from Wiktionary, Creative Commons Attribution/Share-Alike License
- n. A graph of flow past a point in a river versus time.
- n. A graph of water table versus time.
from The Century Dictionary and Cyclopedia
- n. A diagram showing the heights of water in a river day by day during any interval.
- n. An apparatus for automatically recording the height of water in rivers or in wells, analogous to the limnograph for lakes or to a self-recording tide-gage for oceans. It has a vertical scale for the height of water and a horizontal scale for the time.
A hydrograph is a graphic depiction of the rate of runoff plotted over a period of time for a particular watershed.
Overall, the magnitude and frequency of high flows will decline while low flows will increase, thereby flattening the annual hydrograph.
Land storage of snow is important in the formation of the hydrograph in that the distributed nature of the snow across the land “converts” the daily melt into a single peak.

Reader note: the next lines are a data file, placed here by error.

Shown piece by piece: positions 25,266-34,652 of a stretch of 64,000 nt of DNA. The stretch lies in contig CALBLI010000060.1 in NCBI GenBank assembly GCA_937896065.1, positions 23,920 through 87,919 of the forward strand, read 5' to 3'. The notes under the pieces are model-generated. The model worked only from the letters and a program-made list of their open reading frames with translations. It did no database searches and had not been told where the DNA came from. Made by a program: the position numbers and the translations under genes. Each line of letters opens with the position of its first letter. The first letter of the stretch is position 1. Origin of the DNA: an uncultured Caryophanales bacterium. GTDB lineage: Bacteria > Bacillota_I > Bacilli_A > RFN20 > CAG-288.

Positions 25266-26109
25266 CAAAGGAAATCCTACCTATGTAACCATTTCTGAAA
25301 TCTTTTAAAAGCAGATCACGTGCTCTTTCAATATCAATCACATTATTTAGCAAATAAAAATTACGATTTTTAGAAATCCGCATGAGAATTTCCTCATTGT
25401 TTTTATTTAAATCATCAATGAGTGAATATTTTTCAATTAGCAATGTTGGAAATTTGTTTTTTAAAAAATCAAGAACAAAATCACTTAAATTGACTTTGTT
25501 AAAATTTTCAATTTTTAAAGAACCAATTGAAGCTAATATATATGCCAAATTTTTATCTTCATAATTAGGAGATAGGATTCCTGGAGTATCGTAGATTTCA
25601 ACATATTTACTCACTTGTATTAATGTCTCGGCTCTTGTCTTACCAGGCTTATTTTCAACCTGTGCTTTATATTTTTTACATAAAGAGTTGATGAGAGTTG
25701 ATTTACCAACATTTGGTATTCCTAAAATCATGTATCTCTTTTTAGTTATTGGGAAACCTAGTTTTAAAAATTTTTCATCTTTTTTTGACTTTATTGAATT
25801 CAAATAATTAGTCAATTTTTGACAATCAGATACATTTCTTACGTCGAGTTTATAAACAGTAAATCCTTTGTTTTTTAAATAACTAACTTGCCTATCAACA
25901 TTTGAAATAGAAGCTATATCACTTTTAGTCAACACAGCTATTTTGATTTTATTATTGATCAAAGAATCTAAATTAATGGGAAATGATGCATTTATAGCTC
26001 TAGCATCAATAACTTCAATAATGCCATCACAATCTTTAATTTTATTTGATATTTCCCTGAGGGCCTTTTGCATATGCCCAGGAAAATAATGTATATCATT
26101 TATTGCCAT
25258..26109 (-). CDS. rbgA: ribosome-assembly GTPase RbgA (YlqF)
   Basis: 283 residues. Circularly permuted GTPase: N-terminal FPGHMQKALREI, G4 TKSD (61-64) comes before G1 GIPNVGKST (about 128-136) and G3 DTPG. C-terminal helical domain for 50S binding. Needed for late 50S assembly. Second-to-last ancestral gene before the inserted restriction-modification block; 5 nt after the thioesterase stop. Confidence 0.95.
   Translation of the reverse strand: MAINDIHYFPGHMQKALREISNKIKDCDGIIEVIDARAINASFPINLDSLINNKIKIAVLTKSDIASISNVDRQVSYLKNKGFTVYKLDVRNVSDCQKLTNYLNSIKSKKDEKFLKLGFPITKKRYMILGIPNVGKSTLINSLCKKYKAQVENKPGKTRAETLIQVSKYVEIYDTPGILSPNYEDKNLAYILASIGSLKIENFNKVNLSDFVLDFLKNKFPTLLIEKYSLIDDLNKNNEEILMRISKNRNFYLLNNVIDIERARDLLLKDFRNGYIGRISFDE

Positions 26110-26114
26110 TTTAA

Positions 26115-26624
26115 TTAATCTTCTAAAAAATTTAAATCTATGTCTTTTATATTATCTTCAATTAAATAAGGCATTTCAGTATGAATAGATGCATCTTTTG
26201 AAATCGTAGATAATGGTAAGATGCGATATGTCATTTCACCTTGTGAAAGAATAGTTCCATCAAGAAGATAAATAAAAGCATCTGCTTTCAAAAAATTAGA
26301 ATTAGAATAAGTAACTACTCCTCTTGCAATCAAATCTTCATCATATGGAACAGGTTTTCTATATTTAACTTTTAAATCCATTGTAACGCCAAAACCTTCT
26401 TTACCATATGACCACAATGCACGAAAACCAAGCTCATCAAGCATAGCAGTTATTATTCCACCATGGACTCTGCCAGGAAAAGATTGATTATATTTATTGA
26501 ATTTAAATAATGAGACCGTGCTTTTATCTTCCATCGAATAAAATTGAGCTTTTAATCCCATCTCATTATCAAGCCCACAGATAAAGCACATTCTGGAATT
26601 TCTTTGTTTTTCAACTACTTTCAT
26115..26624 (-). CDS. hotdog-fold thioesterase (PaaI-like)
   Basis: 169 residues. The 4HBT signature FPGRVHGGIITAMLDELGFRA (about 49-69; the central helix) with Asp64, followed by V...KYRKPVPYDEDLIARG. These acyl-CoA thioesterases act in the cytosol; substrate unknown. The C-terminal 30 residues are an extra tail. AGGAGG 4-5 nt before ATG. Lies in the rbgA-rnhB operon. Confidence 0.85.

Therefore the annual Blue Nile hydrograph has a constant bell-shaped pattern, regardless of variation in the annual flow volumes.
For example, manage flows so as to mimic the natural hydrograph (floods), and release water from the top rather than the cold bottom of Glen Canyon reservoir (certain fishes need this warm water).
Numerical experiments were carried out to examine the response of the estuary to various forcing agents, including the offshore surge hydrograph, local wind forcing, and wave thrust.âAbstract.
After some time the hydrograph settles at a constant level known as base flow stage.
The graph in Figure 1 illustrates a typical hydrograph and its measurement of discharge over time.
Actually, the shape and magnitude of the hydrograph is controlled by two sets of factors:
These instruments record the stream's discharge on a hydrograph.
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